The Wrack

The Wrack is the Wells Reserve blog, our collective logbook on the web.

Posts tagged flora

  • What's Blooming? Goldenrod

    Ginger Laurits
    | August 8, 2016 | Filed under: Observations

    We have 19 native goldenrod species in Maine, but they're not to blame for itchy eyes and runny noses. The real culprit is ragweed, which blooms at the same time and is pollinated by wind.

  • Timing Is Everything

    | August 6, 2016

    A tasty tree-t

    The following was published in the Biddeford-Saco Journal Tribune Sunday edition, 8/7/2016, and Making It At Home's 8/11/2016 issue.

    The orange ruffles hadn’t been there last week, but now they were impossible to miss. Overnight, it seemed, a chicken-of-the-woods had returned to roost on the old oak stump in our yard.

  • Monarch Rescue 2015

    | September 4, 2015

    The Reserve's annual late summer effort to save monarch eggs, caterpillars, and chrysalises from the mowers that cut our fields happened last week. The mowing is essential in preventing the fields from growing into forests over time, and also as a management strategy for invasive species.

    Monarch rescued

    Thanks so much to the eleven volunteers who spent several hours in the warm sunshine combing the ubiquitous milkweed plants for signs of monarchs! We saved 38 caterpillars of all sizes, removing them from the fields that will be mowed within the coming weeks to fields that will not be mowed this year. The smallest of the caterpillars measured less than one inch in length, whereas the largest were several inches long. A handful of monarch butterflies were spotted fluttering over the fields during the rescue mission, providing hope that some of the rescued caterpillars will also reach adulthood.

  • Naming Native Plants

    | July 28, 2015 | Filed under: Observations

    Flowers and foliage abound in the native plant border that welcomes visitors to the reserve. York County Master Gardener volunteers have nurtured the garden over a decade to form a gorgeous display.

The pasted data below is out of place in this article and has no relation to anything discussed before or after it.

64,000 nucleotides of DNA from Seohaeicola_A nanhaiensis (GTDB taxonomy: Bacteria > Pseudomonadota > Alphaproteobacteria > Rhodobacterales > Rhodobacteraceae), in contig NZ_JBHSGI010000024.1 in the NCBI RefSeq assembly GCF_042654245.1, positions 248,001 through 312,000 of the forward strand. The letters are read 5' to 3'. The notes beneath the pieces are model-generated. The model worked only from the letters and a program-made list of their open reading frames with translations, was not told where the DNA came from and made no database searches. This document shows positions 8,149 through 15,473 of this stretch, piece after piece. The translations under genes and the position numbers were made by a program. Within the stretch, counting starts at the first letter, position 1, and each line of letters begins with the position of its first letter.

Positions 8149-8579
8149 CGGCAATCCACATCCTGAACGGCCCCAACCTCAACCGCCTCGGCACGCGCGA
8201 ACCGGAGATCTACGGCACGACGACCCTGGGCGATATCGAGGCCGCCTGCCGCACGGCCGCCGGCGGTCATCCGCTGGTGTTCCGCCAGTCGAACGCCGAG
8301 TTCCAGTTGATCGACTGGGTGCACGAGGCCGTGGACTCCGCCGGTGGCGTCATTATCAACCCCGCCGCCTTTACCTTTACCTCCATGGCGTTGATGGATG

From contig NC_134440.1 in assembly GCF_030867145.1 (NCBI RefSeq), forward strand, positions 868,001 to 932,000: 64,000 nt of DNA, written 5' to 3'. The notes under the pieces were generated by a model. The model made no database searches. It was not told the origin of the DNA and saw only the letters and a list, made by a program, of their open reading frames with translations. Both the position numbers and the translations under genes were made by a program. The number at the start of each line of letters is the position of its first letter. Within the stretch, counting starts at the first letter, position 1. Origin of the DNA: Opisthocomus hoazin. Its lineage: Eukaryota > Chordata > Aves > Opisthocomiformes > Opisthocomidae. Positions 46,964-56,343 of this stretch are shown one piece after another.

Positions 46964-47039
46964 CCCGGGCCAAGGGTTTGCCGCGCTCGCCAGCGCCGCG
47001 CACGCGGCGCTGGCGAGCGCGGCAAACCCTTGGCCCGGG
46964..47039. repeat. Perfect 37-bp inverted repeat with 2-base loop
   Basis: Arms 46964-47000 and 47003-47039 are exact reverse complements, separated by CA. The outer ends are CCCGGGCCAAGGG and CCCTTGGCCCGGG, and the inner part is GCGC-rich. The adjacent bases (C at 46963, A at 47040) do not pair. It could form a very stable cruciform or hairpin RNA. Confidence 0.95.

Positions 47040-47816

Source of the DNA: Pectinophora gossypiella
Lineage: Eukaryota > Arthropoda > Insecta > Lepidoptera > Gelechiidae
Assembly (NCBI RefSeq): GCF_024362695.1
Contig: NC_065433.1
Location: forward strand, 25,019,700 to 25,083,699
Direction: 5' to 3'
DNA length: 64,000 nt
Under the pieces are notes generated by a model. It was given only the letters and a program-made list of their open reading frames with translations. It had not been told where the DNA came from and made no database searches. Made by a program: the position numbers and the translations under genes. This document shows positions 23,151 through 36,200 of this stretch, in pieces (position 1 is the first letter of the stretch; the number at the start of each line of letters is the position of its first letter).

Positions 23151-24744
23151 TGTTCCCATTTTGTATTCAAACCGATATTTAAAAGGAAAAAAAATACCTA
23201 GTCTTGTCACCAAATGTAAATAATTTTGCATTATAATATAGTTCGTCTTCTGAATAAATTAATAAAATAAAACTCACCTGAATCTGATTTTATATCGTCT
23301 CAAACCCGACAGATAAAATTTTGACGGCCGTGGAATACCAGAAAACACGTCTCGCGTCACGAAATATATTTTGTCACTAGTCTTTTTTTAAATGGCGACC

• More than Meets the Eye

    Steffanie Munguia
    | July 1, 2015 | Filed under: Observations

    I have volunteered at environmental centers for most of my life. The most popular question by far is some variation on "Where is everything? We didn't see anything!" They probably saw lots of things — but just didn't notice them.

  • Leafing It All Behind

    | September 17, 2013 | Filed under: Observations

    Punkinfiddle is our last big event of The Busy Season and it always makes the fourth week of September feel like a “the turning point” – exit summer, enter fall. Frost threatens, jackets are located, the kids are ensconced once more in school.

  • A Botanist's Perception of Time

    | June 6, 2013 | Filed under: Observations

    A botanist’s perception of time is measured by the coming and going of flowers. We can’t stop it, but we have the ability to rewind it.

  • Kate Furbish Lunch 'n' Learn

    | September 28, 2012

    Dick Eaton accepts a birthday cake from Nancy ViehmannHe was in Mather Auditorium to talk about Maine's pioneering amateur botanist, Catherine Furbish, but Dick Eaton hadn't even begun his remarks before Nancy Viehmann snuck into the room with a surprise cake. Dick was humbled by the public recognition of his 89th birthday, but quickly recovered. "I can't tell you how happy I am to be able to present to you today."

  • Monarchs Rescued!

    | August 22, 2012

    Last week, a group of sixteen devoted volunteers set to work to rescue the eggs and caterpillars of the Monarch Butterfly. Within the next week or two, many of the fields at the Wells Reserve at Laudholm will be mowed. Annual mowing of select fields is necessary to prevent important field habitat from growing up into forests, and to combat the spread of invasive species. The mowing is done in late summer, after field nesting birds like the Bobolink have finished rearing their young.

  • Wildflowers Abound!

    | June 19, 2012 | Filed under: Program Reports

    Fourteen enthusiastic participants traversed field, forest, and bog to discover late spring wildflowers.